- 27 Feb - 05 Mar, 2021
- 25 Jul - 31 Jul, 2020
It has long been said that air (which others call argon) is the source of life. This is not in fact the case, and I engrave these words to describe how I came to understand the true source of life and, as a corollary, the means by which life will one day end.
For most of history, the proposition that we drew life from air was so obvious that there was no need to assert it. Every day we consume two lungs heavy with air; every day we remove the empty ones from our chest and replace them with full ones. If a person is careless and lets his air level run too low, he feels the heaviness of his limbs and the growing need for replenishment. It is exceedingly rare that a person is unable to get at least one replacement lung before his installed pair runs empty; on those unfortunate occasions where this has happened when a person is trapped and unable to move, with no one nearby to assist him, he dies within seconds of his air running out.
But in the normal course of life, our need for air is far from our thoughts, and indeed many would say that satisfying that need is the least important part of going to the filling stations. We all keep spare sets of full lungs in our homes, but when one is alone, the act of opening one’s chest and replacing one’s lungs can seem little better than a chore. In the company of others, however, it becomes a communal activity, a shared pleasure.
If one is exceedingly busy, or feeling unsociable, one might simply pick up a pair of full lungs, install them, and leave one’s emptied lungs on the other side of the room. If one has a few minutes to spare, it’s simple courtesy to connect the empty lungs to an air dispenser and refill them for the next person. But by far the most common practice is to linger and enjoy the company of others, to discuss the news of the day with friends or acquaintances and, in passing, offer newly filled lungs to one’s interlocutor. While this perhaps does not constitute air sharing in the strictest sense, there is camaraderie derived from the awareness that all our air comes from the same source, for the dispensers are but the exposed terminals of pipes extending from the reservoir of air deep underground, the great lung of the world, the source of all our nourishment.
Many lungs are returned to the same filling station the next day, but just as many circulate to other stations when people visit neighboring districts; the lungs are all identical in appearance, smooth cylinders of aluminum, so one cannot tell whether a given lung has always stayed close to home or whether it has traveled long distances. And just as lungs are passed between persons and districts, so are news and gossip. In this way one can receive news from remote districts, even those at the very edge of the world, without needing to leave home, although I myself enjoy traveling. I have journeyed all the way to the edge of the world, and seen the solid chromium wall that extends from the ground up into the infinite sky.
It was at one of the filling stations that I first heard the rumors that prompted my investigation and led to my eventual enlightenment. It began innocently enough, with a remark from our district’s public crier. At noon of the first day of every year, it is traditional for the crier to recite a passage of verse, an ode composed long ago for this annual celebration, which takes exactly one hour to deliver. The crier mentioned that on his most recent performance, the turret clock struck the hour before he had finished something that had never happened before. Another person remarked that this was a coincidence, because he had just returned from a nearby district where the public crier had complained of the same incongruity.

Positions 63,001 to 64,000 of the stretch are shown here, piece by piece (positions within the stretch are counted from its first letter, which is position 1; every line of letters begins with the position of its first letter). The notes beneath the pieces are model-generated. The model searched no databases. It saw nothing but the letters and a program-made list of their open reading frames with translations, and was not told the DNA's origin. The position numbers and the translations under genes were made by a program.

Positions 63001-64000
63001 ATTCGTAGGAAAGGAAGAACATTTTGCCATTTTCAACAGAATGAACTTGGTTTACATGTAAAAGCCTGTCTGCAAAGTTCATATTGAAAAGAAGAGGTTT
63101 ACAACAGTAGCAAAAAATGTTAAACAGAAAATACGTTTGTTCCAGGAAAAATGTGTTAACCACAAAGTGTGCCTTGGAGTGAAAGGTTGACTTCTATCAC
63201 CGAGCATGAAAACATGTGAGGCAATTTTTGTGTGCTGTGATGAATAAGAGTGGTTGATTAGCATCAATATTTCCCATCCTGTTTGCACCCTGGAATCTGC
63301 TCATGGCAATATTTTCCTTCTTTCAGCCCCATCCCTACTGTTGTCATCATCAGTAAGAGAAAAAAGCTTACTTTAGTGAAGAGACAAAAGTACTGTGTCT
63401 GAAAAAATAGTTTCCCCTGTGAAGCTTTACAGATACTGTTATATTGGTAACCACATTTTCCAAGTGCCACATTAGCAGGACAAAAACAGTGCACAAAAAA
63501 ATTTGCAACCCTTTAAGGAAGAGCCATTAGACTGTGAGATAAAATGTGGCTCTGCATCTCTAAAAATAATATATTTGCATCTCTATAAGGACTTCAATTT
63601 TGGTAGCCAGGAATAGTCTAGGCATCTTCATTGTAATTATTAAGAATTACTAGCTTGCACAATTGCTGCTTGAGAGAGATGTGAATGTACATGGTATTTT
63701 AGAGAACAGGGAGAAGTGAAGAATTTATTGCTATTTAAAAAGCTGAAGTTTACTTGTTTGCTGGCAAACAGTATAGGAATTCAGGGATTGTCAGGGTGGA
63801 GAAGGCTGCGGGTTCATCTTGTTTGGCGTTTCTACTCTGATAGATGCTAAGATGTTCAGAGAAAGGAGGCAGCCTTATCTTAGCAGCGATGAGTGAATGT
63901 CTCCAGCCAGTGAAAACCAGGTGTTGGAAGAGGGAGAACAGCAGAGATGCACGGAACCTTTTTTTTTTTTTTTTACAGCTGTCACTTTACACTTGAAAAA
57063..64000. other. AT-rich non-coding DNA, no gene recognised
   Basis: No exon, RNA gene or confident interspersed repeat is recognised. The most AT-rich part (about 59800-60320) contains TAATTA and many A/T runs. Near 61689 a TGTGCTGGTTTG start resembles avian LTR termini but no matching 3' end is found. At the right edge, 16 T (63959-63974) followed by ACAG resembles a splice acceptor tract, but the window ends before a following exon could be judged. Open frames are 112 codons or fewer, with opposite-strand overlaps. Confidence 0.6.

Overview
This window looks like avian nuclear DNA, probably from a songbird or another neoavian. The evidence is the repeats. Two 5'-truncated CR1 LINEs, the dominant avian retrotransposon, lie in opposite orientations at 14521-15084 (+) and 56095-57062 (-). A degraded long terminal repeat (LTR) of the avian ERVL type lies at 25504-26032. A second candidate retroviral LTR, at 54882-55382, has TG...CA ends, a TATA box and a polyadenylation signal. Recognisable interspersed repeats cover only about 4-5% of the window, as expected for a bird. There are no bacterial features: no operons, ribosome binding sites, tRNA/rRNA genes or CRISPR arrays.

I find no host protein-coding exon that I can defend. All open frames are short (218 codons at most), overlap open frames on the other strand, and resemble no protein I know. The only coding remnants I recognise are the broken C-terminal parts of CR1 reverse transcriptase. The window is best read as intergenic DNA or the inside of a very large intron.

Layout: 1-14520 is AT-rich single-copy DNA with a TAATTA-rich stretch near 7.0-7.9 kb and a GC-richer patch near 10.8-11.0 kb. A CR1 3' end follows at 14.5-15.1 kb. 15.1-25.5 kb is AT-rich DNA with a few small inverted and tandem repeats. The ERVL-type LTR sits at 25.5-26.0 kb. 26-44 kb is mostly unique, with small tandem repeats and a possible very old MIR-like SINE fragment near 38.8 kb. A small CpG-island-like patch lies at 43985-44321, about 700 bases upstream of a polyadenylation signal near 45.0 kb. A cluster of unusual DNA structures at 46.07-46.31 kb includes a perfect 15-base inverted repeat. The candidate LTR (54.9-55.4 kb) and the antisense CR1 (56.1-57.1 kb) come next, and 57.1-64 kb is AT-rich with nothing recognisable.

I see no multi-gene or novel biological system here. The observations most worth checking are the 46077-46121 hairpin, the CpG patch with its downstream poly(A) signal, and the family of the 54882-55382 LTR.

No one gave the matter much thought beyond the simple acknowledgement that seemed warranted. It was only some days later, when there arrived word of a similar deviation between the crier and the clock of a third district, that the suggestion was made that these discrepancies might be evidence of a defect in the mechanism common to all the turret clocks, albeit a curious one to cause the clocks to run faster rather than slower. Horologists investigated the turret clocks in question, but on inspection they could discern no imperfection. In fact, when compared against the timepieces normally employed for such calibration purposes, the turret clocks were all found to have resumed keeping perfect time.
I myself found the question somewhat intriguing, but I was too focused on my own studies to devote much thought to other matters. I was and am a student of anatomy, and to provide context for my subsequent actions, I now offer a brief account of my relationship with the field.
Death is uncommon; fortunately, because we are durable and fatal mishaps are rare, but it makes difficult the study of anatomy, especially since many of the accidents serious enough to cause death leave the deceased’s remains too damaged for study. If lungs are ruptured when full, the explosive force can tear a body asunder, ripping the titanium as easily as if it were tin. In the past, anatomists focused their attention on the limbs, which were the most likely to survive intact. During the very first anatomy lecture I attended a century ago, the lecturer showed us a severed arm, the casing removed to reveal the dense column of rods and pistons within. I can vividly recall the way, after he had connected its arterial hoses to a wall-mounted lung he kept in the laboratory, he was able to manipulate the actuating rods that protruded from the arm’s ragged base, and in response the hand would open and close fitfully.
In the intervening years, our field has advanced to the point where anatomists are able to repair damaged limbs and, on occasion, attach a severed limb. At the same time we have become capable of studying the physiology of the living; I have given a version of that first lecture I saw, during which I opened the casing of my own arm and directed my students’ attention to the rods that contracted and extended when I wiggled my fingers.